Both Turing machines and cellular automata can operate on multiple tapes or on higher-dimensional grids. On the two-dimensional grids, output is recorded on successive pages in a book, rather than in successive rows on a grid. Instructions for coloring a specific square on page n + 1 depend on the colors (and states, if any) of the corresponding square on page n, along with its "official" neighbors. Squares with a common edge are always neighbors, while those with only a common corner may or may not be regarded as such. The problem disappears on hexagonal grids, which have much to recommend them.

To avoid jumping to conclusions prematurely, Wolfram was careful to examine a wide variety of discrete cell-coloring systems, including what he describes as tag systems, substitution systems, symbolic systems, and register systems, along with first-generation hybrids. He observes repeatedly that he would never have examined half as many had Mathematica not made it so easy to do. He finds, unsurprisingly, that complexity in overall system behavior requires the coloring rules to exceed a definite (but surprisingly low) threshold of randomness and complexity. Every class of systems investigated was found to harbor at least a few instances of each.

It would not be surprising to obtain a column of random output from rule 30 if the entire top row of Figure 3 had been filled in at random. It is only surprising that randomness should occur in the output without having been included in the input. Wolfram has devoted considerable thought to the nature of randomness, with special attention to the randomness found in natural processes. In his opinion, most of the randomness studied to date is exogenous randomness, in the sense that it is fed into an otherwise deterministic system from without, either in the form of random initial data or as a series of random errors made by the system in applying its (hard-wired) coloring rules. Too little thought, he believes, has been given to the sources of randomness in nature.

He points out that the apparent randomness in Figure 3, and in the output of his other discrete cell-coloring systems, can be of neither sort: Those systems were invariably supplied with the simplest possible initial data, and functioned flawlessly throughout each experiment. He believes the carefully documented randomness in the output to be of a third and different kind, endogenous to the discrete cell-coloring system that generated it.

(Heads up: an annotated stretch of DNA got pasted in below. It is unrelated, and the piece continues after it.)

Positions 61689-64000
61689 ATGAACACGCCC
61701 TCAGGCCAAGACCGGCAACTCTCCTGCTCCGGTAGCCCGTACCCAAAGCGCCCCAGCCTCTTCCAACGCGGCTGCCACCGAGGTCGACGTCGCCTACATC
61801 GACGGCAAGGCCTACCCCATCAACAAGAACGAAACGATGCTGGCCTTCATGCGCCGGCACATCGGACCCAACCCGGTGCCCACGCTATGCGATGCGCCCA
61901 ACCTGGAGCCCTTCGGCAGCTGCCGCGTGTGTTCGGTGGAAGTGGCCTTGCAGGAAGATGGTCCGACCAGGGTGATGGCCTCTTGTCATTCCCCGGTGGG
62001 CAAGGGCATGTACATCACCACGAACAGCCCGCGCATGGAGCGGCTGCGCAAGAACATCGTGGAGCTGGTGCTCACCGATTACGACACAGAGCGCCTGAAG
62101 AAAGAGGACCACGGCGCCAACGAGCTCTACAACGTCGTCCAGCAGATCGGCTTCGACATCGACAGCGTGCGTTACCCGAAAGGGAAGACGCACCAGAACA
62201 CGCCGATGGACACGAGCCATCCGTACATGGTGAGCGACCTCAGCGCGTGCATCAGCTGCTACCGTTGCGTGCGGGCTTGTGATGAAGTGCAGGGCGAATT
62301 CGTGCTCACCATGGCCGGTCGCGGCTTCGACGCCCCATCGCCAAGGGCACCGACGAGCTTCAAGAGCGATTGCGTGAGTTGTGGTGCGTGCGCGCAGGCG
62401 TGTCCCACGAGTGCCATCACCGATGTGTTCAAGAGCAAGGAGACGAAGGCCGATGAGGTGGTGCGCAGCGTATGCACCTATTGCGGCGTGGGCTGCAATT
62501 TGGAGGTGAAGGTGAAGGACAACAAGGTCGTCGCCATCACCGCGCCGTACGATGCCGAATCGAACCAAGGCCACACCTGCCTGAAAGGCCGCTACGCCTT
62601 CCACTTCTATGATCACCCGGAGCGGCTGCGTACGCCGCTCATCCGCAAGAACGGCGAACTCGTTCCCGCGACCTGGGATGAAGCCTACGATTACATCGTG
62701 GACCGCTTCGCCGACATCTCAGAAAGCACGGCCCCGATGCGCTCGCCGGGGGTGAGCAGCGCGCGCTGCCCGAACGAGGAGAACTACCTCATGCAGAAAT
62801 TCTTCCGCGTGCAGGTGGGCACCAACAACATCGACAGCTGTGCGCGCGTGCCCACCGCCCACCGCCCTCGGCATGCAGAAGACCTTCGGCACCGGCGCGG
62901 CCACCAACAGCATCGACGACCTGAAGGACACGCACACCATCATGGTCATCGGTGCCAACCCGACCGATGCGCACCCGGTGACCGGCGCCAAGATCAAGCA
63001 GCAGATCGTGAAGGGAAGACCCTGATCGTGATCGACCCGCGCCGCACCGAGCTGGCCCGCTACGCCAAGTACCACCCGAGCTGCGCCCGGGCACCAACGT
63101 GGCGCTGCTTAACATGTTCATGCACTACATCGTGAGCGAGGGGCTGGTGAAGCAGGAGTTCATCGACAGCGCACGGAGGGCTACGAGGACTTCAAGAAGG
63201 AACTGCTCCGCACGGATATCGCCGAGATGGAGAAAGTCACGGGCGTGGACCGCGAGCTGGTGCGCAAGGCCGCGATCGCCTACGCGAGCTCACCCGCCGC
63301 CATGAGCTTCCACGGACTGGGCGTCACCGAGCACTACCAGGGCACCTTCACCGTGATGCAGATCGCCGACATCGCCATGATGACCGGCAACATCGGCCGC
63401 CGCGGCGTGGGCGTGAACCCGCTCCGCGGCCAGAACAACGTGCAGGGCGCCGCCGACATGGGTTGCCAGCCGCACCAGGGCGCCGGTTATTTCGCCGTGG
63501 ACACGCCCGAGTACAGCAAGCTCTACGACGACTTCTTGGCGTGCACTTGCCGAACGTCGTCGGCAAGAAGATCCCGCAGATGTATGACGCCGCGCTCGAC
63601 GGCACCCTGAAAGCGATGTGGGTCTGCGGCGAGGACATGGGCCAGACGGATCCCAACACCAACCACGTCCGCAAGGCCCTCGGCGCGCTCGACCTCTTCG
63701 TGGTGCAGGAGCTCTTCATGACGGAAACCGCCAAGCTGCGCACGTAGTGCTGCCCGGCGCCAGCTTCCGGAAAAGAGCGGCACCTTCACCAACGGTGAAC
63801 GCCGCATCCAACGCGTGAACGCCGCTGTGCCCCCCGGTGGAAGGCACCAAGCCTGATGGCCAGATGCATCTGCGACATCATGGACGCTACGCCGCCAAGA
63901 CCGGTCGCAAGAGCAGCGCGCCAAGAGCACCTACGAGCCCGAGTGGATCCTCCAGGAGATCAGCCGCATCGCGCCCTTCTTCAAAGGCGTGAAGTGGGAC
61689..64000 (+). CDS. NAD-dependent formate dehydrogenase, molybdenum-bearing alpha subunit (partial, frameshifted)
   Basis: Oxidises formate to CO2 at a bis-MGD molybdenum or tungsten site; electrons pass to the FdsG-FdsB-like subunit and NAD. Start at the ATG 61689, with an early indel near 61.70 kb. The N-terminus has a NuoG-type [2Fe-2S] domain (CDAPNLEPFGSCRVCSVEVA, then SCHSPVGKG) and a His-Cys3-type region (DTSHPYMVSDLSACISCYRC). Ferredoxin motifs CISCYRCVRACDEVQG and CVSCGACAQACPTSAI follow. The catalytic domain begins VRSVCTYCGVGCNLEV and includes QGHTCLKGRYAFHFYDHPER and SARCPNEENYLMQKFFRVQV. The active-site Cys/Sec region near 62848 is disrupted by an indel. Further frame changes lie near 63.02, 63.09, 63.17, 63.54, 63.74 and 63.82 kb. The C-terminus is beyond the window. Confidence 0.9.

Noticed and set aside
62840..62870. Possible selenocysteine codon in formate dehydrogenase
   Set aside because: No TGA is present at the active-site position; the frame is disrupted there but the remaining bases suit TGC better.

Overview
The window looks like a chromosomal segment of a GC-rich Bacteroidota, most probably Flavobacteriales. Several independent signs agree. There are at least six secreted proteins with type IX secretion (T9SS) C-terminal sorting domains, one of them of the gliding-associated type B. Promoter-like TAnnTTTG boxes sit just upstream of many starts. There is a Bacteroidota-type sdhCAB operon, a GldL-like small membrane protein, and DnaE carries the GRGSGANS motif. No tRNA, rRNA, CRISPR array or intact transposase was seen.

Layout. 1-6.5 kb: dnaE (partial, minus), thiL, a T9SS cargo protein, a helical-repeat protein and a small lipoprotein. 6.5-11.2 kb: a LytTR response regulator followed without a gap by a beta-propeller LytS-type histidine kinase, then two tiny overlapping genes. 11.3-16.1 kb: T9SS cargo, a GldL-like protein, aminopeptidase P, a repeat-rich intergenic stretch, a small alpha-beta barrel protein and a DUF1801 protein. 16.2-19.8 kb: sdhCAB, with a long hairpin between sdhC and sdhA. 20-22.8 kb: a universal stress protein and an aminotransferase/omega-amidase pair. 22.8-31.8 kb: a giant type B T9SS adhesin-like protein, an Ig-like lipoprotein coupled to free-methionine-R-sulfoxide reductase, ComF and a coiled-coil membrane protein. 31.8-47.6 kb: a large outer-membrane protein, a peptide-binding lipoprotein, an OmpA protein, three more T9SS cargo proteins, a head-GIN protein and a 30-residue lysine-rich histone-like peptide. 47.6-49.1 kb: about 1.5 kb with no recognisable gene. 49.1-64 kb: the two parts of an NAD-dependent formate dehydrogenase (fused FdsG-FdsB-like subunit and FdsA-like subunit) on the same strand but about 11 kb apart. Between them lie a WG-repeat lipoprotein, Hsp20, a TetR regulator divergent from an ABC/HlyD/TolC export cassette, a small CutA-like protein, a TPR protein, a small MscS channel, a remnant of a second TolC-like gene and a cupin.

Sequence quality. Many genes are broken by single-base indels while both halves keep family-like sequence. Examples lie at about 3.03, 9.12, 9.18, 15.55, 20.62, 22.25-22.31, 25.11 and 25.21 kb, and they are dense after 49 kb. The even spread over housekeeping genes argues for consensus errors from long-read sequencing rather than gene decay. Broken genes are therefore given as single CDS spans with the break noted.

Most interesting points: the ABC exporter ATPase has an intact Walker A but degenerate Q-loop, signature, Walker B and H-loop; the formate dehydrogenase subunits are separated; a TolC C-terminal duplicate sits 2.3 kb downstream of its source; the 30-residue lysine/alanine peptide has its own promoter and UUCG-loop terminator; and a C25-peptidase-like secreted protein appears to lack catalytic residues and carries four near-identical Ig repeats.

Trained in the natural sciences---in 1979, at the tender age of 20, he earned a PhD in theoretical physics from Caltech---Wolfram never intended to study simple computer programs for their own sake. On the contrary, his interest in them was sparked by a suspicion that such systems are responsible for important natural phenomena. One such phenomenon is the formation of snowflakes in moist atmospheres at or near 0o centigrade. He begins his investigation of that process with a display of actual snowflakes, asking whether and how a simple mechanism could be responsible for so large a variety of shapes. He observes, in passing, that some snowflakes are characterized by finger-like extremities protruding from a more or less convex core, while others look as if they had once possessed such extremities, before the intervening spaces were (at least partially) filled in.

To model the snowflake-formation process, he observes first that the molecules of a snowflake lie on or near a planar hexagonal grid in which significant numbers of cells remain ice-free. That's the way real snowflakes develop---each time new ice is added to a snowflake, a quantity of heat is released near the site of the addition, inhibiting nearby growth. Wolfram therefore compares the shapes of real snowflakes to the stages through which a two-dimensional cellular automaton evolves when, starting with a small cluster of black cells, it blackens a white cell if and only if exactly one of that cell's (hexagonal) neighbors was black during the previous period. While none of the resulting figures exactly replicate any of the real snowflakes on display, most exhibit features found in nature. Whereas anyone attempting to build a more complete model of snowflake formation must confront an intimidating variety of additional effects, with no way of knowing in advance which will turn out to be of practical importance, Wolfram's extremely simple model appears to furnish an appropriate starting point for more detailed explorations.

He subsequently devotes several pages to cellular automata intended to simulate the fracture of solids, before moving on to the most elusive physical process he attempts to explain: the flow of a viscous fluid about a solid obstacle. He begins his study of fluids by imagining a two-dimensional liquid or gas to consist of minute particles constrained to move along the edges of an infinite hexagonal grid. He then displays---as usual, diagramatically---his assumptions concerning collisions. Those involving the fixed obstacle are presumed to be elastic. Finally, he exhibits the results. At resolutions that render individual fluid particles visible, no patterns appear. Yet when average velocities are computed over windows containing a few hundred hexagonal cells, the results include the images shown in Figure 5, which strikingly resemble photos from wind tunnel experiments.